Mulk International, a Sharjah-based industrial conglomerate, has begun to build a $500 million high-tech park in Zimbabwe that is expected to boost the country's economic development.
Zim Cyber City is being built in Mount Hampden on the outskirts of the capital, Harare, and is the first large-scale investment by a UAE-based business entity in the African nation, Mulk International said on Thursday.
The project also marks the first real estate investment channelled through the Zimbabwe Global Investments (ZGI) Special Economic Zone programme.
The development, spread across more than 232,257 square metres, includes government, residential and commercial buildings, and was granted an exclusive licence to develop a special economic zone dedicated to blockchain and digital assets, the company said.
The project's ground-breaking ceremony was attended by Zimbabwe President Emmerson Mnangagwa. It was proposed to him during his visit to Expo 2020 Dubai earlier this year.
The development is expected to strengthen the relationship between the UAE and Zimbabwe, and “stands to become Zimbabwe’s landmark project, offering a world-class, high-end lifestyle to all the residents”, Mr Mnangagwa said.
Zimbabwe is seeking to attract more foreign direct investment to boost its economy following the impact of the coronavirus-induced slowdown.
FDI inflows declined to $194 million in 2020, from $745m in 2018, before the onset of Covid-19, according to data from the UN Conference on Trade and Development.
The country's gross domestic product is expected to grow by 3.7 per cent in 2022, down from 5.8 per cent in 2021, driven by the recovery of its agriculture and industry sectors and a stabilisation of prices and exchange rates, according to the World Bank.
Zim Cyber City's master plan includes the newly completed parliament building, ministry buildings, 250 townhouses, more than 80 luxury villas, apartment blocks, offices, a high-end retail arcade and a 15-storey commercial tower.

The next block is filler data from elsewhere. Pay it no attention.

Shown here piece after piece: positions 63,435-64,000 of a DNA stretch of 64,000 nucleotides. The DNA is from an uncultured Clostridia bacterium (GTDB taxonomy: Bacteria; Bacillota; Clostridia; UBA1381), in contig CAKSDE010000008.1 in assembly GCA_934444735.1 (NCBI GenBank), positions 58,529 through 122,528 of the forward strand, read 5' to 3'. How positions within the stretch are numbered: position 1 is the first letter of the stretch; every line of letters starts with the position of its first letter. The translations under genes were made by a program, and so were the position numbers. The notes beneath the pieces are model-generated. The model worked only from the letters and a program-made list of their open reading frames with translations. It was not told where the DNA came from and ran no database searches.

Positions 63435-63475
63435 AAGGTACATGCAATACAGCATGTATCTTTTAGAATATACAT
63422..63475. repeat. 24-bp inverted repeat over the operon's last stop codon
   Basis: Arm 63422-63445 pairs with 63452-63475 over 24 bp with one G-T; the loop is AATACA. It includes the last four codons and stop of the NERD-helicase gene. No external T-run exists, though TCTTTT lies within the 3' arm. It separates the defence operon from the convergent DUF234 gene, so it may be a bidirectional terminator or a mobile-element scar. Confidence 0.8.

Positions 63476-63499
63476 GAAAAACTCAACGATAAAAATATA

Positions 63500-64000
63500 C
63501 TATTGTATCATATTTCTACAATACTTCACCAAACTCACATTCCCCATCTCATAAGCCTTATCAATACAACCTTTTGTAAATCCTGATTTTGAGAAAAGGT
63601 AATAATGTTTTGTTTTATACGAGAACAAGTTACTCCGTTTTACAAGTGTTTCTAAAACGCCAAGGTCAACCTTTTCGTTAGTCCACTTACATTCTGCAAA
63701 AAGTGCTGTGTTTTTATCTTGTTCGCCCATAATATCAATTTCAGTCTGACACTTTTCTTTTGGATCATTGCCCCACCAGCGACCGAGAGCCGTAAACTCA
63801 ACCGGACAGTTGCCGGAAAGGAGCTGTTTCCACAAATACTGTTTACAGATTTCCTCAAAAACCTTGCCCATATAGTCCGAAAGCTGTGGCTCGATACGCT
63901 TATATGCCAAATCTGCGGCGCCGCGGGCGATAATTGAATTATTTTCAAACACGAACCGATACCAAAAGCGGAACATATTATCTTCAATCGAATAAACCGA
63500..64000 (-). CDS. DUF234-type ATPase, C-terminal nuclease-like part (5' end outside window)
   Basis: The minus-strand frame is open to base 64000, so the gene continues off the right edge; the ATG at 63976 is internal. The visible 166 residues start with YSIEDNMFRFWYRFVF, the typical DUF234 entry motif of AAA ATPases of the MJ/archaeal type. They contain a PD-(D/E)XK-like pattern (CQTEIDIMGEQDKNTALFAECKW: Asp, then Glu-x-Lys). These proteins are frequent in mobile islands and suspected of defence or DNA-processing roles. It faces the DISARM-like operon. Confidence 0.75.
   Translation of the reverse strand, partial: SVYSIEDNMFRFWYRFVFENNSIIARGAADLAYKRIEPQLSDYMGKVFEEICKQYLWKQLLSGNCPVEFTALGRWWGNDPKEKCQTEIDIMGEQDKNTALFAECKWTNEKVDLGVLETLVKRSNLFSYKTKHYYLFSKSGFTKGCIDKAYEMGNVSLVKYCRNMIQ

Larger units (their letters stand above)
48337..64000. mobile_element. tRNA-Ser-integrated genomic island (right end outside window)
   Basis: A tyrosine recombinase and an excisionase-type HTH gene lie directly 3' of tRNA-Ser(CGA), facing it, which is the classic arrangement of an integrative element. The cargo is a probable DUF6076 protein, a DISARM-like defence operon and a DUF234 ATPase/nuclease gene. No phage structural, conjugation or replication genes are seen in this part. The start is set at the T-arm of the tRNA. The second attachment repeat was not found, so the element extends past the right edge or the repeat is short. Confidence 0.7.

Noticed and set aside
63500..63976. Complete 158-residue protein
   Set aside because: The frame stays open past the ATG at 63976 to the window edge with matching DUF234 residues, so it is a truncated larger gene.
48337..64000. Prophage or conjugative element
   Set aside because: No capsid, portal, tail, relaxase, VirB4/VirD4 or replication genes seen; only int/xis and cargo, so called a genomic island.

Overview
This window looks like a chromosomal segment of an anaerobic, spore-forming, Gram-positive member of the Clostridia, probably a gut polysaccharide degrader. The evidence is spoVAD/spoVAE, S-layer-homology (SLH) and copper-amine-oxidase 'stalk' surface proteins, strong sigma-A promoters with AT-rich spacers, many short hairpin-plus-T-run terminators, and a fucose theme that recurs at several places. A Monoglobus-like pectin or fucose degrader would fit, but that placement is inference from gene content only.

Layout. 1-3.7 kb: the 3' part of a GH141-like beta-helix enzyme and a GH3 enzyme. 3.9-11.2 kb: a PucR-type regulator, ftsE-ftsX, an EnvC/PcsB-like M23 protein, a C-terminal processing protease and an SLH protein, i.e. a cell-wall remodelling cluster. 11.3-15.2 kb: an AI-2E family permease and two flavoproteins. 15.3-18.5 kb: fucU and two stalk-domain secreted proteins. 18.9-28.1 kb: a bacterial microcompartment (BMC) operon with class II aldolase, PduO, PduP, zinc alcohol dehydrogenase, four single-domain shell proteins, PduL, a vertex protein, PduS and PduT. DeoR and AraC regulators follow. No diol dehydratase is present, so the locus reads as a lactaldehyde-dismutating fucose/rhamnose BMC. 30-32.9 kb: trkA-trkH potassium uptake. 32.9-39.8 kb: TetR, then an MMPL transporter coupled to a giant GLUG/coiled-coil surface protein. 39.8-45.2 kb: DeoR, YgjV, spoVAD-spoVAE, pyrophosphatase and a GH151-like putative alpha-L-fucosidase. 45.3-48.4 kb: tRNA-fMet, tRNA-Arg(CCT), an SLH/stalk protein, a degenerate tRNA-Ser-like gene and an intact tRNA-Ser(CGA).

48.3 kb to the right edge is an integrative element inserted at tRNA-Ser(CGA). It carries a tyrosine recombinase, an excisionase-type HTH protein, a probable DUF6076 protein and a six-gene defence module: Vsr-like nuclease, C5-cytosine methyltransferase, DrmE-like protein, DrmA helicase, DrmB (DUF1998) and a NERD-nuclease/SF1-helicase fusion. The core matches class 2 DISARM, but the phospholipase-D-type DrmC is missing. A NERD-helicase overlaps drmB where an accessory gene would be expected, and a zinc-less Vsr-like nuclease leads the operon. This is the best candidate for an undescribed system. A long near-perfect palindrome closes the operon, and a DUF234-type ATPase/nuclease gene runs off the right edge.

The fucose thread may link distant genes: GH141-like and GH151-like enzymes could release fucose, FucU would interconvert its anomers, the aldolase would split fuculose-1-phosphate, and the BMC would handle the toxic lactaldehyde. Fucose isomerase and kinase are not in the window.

It will also allow for the special window clearance of blockchain and digital asset licences and bank accounts.
Corporate licence holders within the zone will have access to incentives, including free repatriation of capital and profits without any limits and the ease of fund transfers in and out of the country through local or foreign bank accounts without any caps, the company said.
They will also benefit from tax exemptions for five years, freehold resale of property and permission to employ foreign staff at a flat rate of 15 per cent tax.
“Zim Cyber City is the first of many investments that our group has committed to delivering through the special economic status channel of ZGI,” said Nawab Ul Mulk, chairman of Mulk International.
ZGI, which is responsible for clearing FDI into Zimbabwe, offers investors incentives such as corporate tax exemptions for the first five years of operations.
Mulk International has a diversified portfolio primarily spanning four sectors — building materials, plastics, health care and cricket assets — and manages a group of 18 companies.
Its parent, Mulk Holdings, owns Alubond USA, an aluminium composite panel brand with investments in Europe, Asia and Africa.